The Majesty of Brunello November 28 at Tony’s
Above: The legendary Sugarille vineyard in Montalcino where Angelo Gaja’s top Brunello is grown.
THE MAJESTY OF BRUNELLO
a menu created especially by
Poggio di Sotto
tasting notes by Italian wine expert
and author Jeremy Parzen, Ph.D.
Wednesday, November 28
$295 per person
(plus tax and gratuity)
Please call (713) 622-6778 to reserve.
At the close of the 1960s, there were roughly ten producers of Brunello di Montalcino. Today, the Brunello growers association counts more than 250 bottlers and growers as its members.
Brunello di Montalcino is one of Italy’s greatest appellations for fine, age-worthy red wine. But it is also one of its most misunderstood. In the 1990s, when Brunello mania exploded on the U.S. wine scene, hundreds of producers appeared seemingly from nowhere. And in the wake of the 1997 “vintage of the century,” the U.S. market was flooded with wines from this picturesque Tuscan village. Much of the wine that flowed in the post-1997 era was superb but, as with all trends, much of it was also mediocre.
When Tony Vallone decided to create a flight of wines and menu devoted to the Majesty of Brunello, he reached deep into his cellar for bottles by two of the appellations icons and undisputed greats: Angelo Gaja’s Santa Restituta and Poggio di Sotto.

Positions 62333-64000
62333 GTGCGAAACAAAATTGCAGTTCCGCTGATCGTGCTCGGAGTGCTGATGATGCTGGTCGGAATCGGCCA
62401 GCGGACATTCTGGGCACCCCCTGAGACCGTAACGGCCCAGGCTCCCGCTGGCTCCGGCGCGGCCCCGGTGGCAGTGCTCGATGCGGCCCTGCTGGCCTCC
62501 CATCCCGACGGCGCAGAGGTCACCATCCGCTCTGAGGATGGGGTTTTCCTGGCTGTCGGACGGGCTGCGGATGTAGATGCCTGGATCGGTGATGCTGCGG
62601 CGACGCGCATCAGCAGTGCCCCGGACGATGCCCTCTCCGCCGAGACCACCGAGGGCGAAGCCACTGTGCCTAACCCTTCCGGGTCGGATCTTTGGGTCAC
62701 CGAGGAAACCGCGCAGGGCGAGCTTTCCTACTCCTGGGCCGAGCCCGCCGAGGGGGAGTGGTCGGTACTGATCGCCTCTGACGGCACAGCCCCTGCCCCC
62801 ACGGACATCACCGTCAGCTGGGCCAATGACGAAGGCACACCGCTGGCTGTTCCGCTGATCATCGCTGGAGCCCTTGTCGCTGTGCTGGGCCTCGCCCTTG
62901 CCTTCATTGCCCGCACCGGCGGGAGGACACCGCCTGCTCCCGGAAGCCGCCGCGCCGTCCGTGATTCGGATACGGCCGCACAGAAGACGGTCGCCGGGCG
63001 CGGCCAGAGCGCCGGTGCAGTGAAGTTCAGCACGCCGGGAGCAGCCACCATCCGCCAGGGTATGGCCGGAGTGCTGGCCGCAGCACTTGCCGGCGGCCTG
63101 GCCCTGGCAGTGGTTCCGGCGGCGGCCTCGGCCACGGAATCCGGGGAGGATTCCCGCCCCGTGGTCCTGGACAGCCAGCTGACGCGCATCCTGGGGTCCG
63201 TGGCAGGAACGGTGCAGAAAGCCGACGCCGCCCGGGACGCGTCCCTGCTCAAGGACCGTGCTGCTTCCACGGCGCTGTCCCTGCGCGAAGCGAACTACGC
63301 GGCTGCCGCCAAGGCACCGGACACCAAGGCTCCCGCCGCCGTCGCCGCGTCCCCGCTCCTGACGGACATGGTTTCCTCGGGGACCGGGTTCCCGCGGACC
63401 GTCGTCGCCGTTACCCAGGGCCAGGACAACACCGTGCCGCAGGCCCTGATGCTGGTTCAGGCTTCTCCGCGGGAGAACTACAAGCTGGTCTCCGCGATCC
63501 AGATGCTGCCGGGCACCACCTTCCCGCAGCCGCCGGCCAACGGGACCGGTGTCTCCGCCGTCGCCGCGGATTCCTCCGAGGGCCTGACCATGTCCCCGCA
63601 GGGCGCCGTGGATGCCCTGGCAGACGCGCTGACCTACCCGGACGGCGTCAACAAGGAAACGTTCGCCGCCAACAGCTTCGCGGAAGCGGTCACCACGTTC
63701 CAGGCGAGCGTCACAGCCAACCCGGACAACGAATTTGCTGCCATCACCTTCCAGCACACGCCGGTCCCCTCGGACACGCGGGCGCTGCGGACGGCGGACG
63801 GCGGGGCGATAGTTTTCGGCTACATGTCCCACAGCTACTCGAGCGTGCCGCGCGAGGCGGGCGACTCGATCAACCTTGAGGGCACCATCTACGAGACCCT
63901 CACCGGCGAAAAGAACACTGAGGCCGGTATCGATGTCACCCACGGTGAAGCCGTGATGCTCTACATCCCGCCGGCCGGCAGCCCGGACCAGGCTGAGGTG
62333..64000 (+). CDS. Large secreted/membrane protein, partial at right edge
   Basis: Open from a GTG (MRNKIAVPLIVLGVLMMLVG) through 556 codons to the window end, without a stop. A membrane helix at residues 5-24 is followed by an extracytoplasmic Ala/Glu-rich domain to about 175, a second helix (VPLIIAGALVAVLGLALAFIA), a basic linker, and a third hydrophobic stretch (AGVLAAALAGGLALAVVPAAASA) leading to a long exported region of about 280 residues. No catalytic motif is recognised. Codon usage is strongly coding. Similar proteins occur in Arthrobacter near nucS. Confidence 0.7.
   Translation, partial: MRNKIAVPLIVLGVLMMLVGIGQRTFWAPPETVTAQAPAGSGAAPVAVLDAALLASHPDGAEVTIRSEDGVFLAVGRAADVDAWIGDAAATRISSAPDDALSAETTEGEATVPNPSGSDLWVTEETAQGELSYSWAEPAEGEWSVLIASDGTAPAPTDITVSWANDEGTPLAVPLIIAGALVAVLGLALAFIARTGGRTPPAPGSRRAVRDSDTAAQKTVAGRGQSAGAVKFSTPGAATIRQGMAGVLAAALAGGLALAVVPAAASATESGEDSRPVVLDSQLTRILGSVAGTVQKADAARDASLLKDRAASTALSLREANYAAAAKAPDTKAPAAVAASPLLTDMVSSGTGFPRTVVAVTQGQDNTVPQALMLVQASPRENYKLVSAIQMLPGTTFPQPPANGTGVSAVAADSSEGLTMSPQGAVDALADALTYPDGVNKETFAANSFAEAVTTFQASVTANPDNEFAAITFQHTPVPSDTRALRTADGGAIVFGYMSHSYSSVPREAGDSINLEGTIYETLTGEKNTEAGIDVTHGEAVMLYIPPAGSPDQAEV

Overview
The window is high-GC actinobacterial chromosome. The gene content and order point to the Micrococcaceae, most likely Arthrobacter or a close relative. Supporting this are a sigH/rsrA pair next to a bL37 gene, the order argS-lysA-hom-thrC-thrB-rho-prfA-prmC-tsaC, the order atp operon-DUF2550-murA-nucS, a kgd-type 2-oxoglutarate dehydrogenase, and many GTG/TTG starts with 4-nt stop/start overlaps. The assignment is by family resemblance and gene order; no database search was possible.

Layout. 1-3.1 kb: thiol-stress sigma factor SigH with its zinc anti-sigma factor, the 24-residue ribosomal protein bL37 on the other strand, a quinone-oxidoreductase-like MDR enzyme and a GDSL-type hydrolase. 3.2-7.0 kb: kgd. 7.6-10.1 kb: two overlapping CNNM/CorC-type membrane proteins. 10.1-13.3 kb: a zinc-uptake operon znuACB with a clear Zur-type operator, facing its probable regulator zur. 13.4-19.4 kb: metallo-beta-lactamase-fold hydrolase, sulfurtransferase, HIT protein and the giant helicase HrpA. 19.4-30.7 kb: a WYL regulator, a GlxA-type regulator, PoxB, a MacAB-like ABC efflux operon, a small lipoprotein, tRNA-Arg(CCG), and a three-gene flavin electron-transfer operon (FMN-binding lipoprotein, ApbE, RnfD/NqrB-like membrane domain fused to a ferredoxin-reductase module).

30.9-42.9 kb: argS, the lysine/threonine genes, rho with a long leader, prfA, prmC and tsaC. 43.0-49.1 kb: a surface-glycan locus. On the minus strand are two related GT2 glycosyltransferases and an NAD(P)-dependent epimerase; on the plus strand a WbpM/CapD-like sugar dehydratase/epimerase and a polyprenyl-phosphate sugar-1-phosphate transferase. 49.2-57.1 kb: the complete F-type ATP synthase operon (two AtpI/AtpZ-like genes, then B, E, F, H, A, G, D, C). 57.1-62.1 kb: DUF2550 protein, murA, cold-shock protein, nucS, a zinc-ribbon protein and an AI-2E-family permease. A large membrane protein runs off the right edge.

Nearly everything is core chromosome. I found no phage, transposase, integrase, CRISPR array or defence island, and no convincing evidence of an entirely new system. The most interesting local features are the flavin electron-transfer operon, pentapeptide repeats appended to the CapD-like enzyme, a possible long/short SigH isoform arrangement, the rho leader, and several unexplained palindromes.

Wine Advocate editor Antonio Galloni has called the Brunello of Angelo Gaja “gorgeous… easily among the appellation’s finest,” an estate where “pedigree of vintage” is expressed through what many consider a benchmark for Tuscan winemaking.
Located in the southeast subzone of the appellation, the Poggio di Sotto estate has reshaped and reset the benchmarks for great Brunello.
Poggio di Sotto “is not only making some of the most brilliant wines in Montalcino,” writes Galloni, it “is now inspiring a whole new generation of young growers with his non-interventionalist philosophy to viticulture and traditional approach to winemaking.”
As bookends to two wines by Gaja and one by Poggio di Sotto, Tony has decided to open a Barolo by Nebbiolo master Bartolo Mascarello and a rare Recioto by Quintarelli, the “king of the Veneto.”
“I wanted to show how Brunello, like classic Barolo and [Recioto della] Valpolicella, stands apart as one of the greatest appellations of the world,” says Tony. “That’s why I called the dinner ‘the Majesty of Brunello,’ because these wines command our attention the way that Barolo and Valpolicella do.”
Italian wine expert and author Jeremy Parzen, Ph.D. will also be on hand to talk about these truly unique wines and their terroirs.